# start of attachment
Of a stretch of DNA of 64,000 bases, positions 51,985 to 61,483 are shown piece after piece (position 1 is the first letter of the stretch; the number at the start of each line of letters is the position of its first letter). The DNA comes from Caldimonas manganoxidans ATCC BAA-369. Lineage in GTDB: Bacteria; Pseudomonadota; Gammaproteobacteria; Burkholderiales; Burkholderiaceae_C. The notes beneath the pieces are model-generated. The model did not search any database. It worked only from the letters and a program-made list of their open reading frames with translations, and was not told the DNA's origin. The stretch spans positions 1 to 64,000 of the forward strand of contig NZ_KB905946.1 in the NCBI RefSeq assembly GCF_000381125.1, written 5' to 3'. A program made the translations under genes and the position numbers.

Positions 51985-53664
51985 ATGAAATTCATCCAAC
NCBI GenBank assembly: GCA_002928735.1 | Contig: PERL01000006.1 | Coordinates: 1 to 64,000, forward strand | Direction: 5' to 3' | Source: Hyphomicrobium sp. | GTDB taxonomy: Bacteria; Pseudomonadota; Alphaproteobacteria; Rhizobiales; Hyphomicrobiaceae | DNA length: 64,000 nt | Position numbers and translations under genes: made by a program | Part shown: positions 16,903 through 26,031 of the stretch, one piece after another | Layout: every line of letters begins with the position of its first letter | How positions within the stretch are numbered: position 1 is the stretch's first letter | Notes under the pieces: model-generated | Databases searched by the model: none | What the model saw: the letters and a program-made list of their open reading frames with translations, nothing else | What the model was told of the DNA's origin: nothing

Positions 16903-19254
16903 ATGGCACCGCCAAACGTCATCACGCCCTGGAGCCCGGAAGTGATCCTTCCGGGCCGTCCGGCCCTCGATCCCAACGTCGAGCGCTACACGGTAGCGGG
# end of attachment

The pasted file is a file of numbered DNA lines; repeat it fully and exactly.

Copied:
Of a stretch of DNA of 64,000 bases, positions 51,985 to 61,483 are shown piece after piece (position 1 is the first letter of the stretch; the number at the start of each line of letters is the position of its first letter). The DNA comes from Caldimonas manganoxidans ATCC BAA-369. Lineage in GTDB: Bacteria; Pseudomonadota; Gammaproteobacteria; Burkholderiales; Burkholderiaceae_C. The notes beneath the pieces are model-generated. The model did not search any database. It worked only from the letters and a program-made list of their open reading frames with translations, and was not told the DNA's origin. The stretch spans positions 1 to 64,000 of the forward strand of contig NZ_KB905946.1 in the NCBI RefSeq assembly GCF_000381125.1, written 5' to 3'. A program made the translations under genes and the position numbers.

Positions 51985-53664
51985 ATGAAATTCATCCAAC
NCBI GenBank assembly: GCA_002928735.1 | Contig: PERL01000006.1 | Coordinates: 1 to 64,000, forward strand | Direction: 5' to 3' | Source: Hyphomicrobium sp. | GTDB taxonomy: Bacteria; Pseudomonadota; Alphaproteobacteria; Rhizobiales; Hyphomicrobiaceae | DNA length: 64,000 nt | Position numbers and translations under genes: made by a program | Part shown: positions 16,903 through 26,031 of the stretch, one piece after another | Layout: every line of letters begins with the position of its first letter | How positions within the stretch are numbered: position 1 is the stretch's first letter | Notes under the pieces: model-generated | Databases searched by the model: none | What the model saw: the letters and a program-made list of their open reading frames with translations, nothing else | What the model was told of the DNA's origin: nothing

Positions 16903-19254
16903 ATGGCACCGCCAAACGTCATCACGCCCTGGAGCCCGGAAGTGATCCTTCCGGGCCGTCCGGCCCTCGATCCCAACGTCGAGCGCTACACGGTAGCGGG